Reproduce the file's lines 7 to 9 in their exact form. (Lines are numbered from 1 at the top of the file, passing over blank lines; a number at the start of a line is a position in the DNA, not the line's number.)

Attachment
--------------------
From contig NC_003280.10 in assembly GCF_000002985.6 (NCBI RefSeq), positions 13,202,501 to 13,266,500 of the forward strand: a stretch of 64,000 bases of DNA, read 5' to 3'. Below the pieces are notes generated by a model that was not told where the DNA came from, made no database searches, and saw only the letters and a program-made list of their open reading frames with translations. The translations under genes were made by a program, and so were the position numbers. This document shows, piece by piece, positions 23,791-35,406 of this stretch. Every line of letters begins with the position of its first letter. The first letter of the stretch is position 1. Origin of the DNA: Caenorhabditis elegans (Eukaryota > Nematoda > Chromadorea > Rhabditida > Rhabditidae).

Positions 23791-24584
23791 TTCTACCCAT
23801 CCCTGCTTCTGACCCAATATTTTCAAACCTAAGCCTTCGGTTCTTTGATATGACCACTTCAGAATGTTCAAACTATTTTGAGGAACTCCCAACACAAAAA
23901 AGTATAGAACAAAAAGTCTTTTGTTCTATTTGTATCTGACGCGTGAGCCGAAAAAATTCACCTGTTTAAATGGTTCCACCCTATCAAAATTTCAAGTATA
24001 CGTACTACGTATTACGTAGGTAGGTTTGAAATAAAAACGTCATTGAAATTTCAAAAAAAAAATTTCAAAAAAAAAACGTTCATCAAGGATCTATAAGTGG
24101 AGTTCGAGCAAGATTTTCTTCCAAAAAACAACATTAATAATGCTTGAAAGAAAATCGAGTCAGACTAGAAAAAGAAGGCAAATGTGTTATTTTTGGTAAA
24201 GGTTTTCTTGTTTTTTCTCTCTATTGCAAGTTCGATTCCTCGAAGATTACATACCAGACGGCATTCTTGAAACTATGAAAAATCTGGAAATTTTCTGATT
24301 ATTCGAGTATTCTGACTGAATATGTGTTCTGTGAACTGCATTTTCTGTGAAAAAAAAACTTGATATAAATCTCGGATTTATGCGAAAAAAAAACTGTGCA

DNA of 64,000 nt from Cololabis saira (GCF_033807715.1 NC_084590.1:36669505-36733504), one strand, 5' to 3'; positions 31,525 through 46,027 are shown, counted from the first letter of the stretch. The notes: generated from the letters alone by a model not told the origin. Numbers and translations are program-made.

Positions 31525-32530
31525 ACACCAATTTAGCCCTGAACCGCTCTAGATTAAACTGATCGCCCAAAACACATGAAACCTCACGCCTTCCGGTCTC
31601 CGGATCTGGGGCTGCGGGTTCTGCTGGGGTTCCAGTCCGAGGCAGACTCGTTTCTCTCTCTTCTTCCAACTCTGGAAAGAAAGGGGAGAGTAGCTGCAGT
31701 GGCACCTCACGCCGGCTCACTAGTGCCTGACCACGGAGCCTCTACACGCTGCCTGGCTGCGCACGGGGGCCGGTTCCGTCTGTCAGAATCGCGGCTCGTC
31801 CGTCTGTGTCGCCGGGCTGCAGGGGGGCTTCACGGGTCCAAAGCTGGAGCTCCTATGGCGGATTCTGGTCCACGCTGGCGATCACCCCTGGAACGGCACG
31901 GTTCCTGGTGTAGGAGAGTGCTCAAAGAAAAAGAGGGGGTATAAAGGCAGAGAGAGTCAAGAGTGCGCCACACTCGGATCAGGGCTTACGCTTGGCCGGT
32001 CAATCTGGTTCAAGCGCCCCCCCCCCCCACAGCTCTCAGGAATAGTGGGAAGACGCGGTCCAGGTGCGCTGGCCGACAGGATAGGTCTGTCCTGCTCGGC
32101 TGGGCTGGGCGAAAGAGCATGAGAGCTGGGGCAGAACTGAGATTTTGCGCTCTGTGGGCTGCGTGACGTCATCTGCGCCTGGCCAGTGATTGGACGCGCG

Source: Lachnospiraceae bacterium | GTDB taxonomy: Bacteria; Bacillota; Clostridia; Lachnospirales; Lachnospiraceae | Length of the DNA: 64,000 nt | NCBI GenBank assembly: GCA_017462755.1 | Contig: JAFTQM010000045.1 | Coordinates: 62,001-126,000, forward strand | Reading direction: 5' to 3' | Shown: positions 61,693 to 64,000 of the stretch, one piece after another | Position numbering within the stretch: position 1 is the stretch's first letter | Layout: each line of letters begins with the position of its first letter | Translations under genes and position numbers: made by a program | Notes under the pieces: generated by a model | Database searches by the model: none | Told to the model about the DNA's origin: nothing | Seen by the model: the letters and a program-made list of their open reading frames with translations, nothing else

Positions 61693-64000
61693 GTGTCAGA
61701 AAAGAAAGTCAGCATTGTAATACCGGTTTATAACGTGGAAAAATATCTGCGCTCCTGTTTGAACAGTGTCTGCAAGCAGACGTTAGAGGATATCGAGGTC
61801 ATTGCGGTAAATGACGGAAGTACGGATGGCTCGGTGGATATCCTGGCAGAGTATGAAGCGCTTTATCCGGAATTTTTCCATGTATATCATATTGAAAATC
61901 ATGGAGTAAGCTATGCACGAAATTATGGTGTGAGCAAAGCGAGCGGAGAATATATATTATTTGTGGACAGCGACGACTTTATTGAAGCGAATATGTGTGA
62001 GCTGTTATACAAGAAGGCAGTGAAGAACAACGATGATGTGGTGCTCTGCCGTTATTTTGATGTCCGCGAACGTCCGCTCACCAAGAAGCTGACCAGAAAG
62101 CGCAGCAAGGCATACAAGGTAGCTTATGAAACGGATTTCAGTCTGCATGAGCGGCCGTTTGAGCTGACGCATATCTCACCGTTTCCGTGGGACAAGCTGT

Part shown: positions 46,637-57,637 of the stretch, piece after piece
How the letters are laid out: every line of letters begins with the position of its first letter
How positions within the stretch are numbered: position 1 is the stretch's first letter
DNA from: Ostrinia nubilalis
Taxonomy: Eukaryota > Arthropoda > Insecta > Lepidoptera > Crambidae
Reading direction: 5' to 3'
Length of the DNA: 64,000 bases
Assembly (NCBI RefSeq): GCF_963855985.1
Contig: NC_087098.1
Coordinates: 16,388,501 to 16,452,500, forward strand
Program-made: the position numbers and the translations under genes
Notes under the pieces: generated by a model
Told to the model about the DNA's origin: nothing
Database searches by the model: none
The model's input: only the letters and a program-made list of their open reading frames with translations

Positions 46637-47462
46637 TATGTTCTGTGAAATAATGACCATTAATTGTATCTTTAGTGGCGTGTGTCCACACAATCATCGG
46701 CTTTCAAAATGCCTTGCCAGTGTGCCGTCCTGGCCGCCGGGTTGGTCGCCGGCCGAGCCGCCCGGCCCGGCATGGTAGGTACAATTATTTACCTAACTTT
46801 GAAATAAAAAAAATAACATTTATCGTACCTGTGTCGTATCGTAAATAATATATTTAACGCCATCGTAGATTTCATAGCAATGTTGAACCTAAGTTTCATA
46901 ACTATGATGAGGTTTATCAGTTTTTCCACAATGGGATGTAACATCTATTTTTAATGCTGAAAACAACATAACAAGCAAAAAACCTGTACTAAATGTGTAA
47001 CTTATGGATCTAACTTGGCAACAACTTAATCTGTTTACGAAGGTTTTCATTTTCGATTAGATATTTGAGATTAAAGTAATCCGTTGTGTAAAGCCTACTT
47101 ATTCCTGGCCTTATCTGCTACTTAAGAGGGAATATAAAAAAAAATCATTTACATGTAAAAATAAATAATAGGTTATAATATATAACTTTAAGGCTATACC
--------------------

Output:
24101 AGTTCGAGCAAGATTTTCTTCCAAAAAACAACATTAATAATGCTTGAAAGAAAATCGAGTCAGACTAGAAAAAGAAGGCAAATGTGTTATTTTTGGTAAA
24201 GGTTTTCTTGTTTTTTCTCTCTATTGCAAGTTCGATTCCTCGAAGATTACATACCAGACGGCATTCTTGAAACTATGAAAAATCTGGAAATTTTCTGATT
24301 ATTCGAGTATTCTGACTGAATATGTGTTCTGTGAACTGCATTTTCTGTGAAAAAAAAACTTGATATAAATCTCGGATTTATGCGAAAAAAAAACTGTGCA